In business, this data reduction method is called analytics. In the old days, it was called marketing research. Today’s fashionable view is that insights and strategies can best be gleaned from the analysis of big data.

Indeed, business has always bought into this model of rational decision-making, accompanied by a subtle, often tacit bias against intellectual speculation and bold conjecture. Most managers try not to move too far ahead of the data at hand. They prefer to make judgments that are based on hard evidence.

However, there is a danger. To the extent that our strategies are circumscribed by what is objectively measurable, we are limiting ourselves to an unnecessarily small, and rather unimaginative range of options. 

In other words, we set our strategy according to what is provable rather than what is plausible or possible. This is not strategy at all, but intellectual timidity and commercial cowardice. The more narrowly we define the boundaries of rational behaviour – and the more fearful we are of making even the slightest unprovable assertion – the more banal the resulting decisions are likely to be.  If we equate rationality with inductive reasoning, we will always come to conclusions of no greater scope than the data to hand, and no more inspiring than business as usual.

The art of business is to steel our courage to act on the world without already knowing the answer, notice what happens and frame our thoughts and theories accordingly.  Time spent gathering data in the hope that it will yield insights and lead to the truth is largely time wasted.  The role of facts is essentially one of testing ideas rather than inspiring them. It is therefore more rational to act more to think more creatively than to think more to act more carefully.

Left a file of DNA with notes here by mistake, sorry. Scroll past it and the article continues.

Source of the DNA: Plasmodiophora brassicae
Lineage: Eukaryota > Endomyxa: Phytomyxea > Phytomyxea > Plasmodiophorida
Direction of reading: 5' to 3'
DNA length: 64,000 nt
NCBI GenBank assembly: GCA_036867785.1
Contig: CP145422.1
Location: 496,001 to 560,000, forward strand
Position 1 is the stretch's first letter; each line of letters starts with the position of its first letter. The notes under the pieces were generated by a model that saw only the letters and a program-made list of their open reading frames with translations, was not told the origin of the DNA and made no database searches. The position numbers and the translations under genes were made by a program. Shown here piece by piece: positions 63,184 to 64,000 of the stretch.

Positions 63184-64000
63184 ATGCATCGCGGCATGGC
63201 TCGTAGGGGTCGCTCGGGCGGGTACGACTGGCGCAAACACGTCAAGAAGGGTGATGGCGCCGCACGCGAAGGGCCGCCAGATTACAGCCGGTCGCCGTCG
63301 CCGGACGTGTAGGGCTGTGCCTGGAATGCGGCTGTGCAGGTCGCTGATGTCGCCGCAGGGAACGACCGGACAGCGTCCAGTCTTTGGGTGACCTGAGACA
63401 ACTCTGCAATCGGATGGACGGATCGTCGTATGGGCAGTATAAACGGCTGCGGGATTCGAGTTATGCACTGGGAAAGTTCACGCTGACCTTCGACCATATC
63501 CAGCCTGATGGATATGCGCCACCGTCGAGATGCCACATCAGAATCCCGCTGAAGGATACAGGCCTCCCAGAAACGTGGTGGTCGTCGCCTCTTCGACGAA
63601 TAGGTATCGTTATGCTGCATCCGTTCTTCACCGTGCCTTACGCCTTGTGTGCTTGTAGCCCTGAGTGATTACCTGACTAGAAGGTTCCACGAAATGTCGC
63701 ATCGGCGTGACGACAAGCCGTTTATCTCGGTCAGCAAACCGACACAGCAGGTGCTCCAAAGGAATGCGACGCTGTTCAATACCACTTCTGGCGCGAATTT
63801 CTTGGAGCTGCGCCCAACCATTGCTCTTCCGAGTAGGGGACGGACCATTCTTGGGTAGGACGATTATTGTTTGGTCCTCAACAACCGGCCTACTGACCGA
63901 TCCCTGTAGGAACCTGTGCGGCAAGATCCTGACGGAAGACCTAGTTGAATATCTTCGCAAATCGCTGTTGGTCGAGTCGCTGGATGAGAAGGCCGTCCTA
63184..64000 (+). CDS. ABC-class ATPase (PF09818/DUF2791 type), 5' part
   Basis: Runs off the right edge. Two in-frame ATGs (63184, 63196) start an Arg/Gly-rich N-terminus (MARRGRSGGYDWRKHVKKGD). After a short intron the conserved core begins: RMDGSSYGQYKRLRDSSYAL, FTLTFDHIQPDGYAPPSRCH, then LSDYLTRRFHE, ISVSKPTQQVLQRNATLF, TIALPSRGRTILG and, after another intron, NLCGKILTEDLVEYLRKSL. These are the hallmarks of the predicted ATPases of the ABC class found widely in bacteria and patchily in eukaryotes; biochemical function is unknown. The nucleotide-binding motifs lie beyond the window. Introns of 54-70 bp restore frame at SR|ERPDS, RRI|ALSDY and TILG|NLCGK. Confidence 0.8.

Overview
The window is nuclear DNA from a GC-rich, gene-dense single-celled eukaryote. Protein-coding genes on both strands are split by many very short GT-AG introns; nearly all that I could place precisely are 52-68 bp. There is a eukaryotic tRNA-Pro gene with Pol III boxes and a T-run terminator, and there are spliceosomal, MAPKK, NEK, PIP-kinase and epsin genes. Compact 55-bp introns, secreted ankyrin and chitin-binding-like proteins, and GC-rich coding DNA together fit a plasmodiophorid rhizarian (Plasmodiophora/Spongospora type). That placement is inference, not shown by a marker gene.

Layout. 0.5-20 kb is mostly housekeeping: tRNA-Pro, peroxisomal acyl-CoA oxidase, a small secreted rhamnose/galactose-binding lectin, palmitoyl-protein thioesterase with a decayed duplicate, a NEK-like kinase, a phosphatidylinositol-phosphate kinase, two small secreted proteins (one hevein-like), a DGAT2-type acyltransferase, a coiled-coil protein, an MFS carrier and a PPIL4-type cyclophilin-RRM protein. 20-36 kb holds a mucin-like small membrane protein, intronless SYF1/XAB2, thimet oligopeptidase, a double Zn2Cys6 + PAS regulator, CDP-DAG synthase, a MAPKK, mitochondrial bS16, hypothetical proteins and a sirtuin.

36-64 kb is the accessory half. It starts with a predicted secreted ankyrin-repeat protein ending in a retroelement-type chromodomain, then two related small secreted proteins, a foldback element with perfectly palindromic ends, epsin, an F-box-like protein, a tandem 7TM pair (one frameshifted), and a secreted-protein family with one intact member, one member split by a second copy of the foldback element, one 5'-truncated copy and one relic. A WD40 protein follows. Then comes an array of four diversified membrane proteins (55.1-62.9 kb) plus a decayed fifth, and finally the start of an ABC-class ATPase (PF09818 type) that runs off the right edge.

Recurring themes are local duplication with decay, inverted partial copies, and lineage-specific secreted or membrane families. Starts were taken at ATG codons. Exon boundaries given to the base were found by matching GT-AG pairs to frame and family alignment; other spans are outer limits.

The overriding value of philosophy is that it enables us to see the familiar with new eyes.  We bring a fresh perspective to old habits. Everything we take for granted is there to be questioned. We acquire a more sceptical habit of mind. We acknowledge our own fallibility.  We are comfortable entering into conversations where our ideas are contested and where we render ourselves intellectually and morally vulnerable. We are open to new ways of being, seeing and thinking. 

Business is the ideal test bed for philosophical ideas and business schools are thankfully recognising this fact. Since 2010 and the financial crisis, philosophical questions have increasingly been asked. Business is a moral activity as well as a material one, and the values are deontological in that actions should be judged, not on their outcomes per se, but on the ethical rules to which they adhered. The guiding idea is the reciprocal duty we owe to each other as persons.

CEDEP’s newly-launched Management & Philosophy (M&P) programme delves deep into these philosophical questions and explores how to use philosophical analysis to push the limits of contemporary management.  

Jules Goddard is Co-director of this mind-expanding programme commencing in January 2022 and we are delighted to announce that registrations are now open!

For more information about the programme and how to register, please contact Muriel PAILLEUX at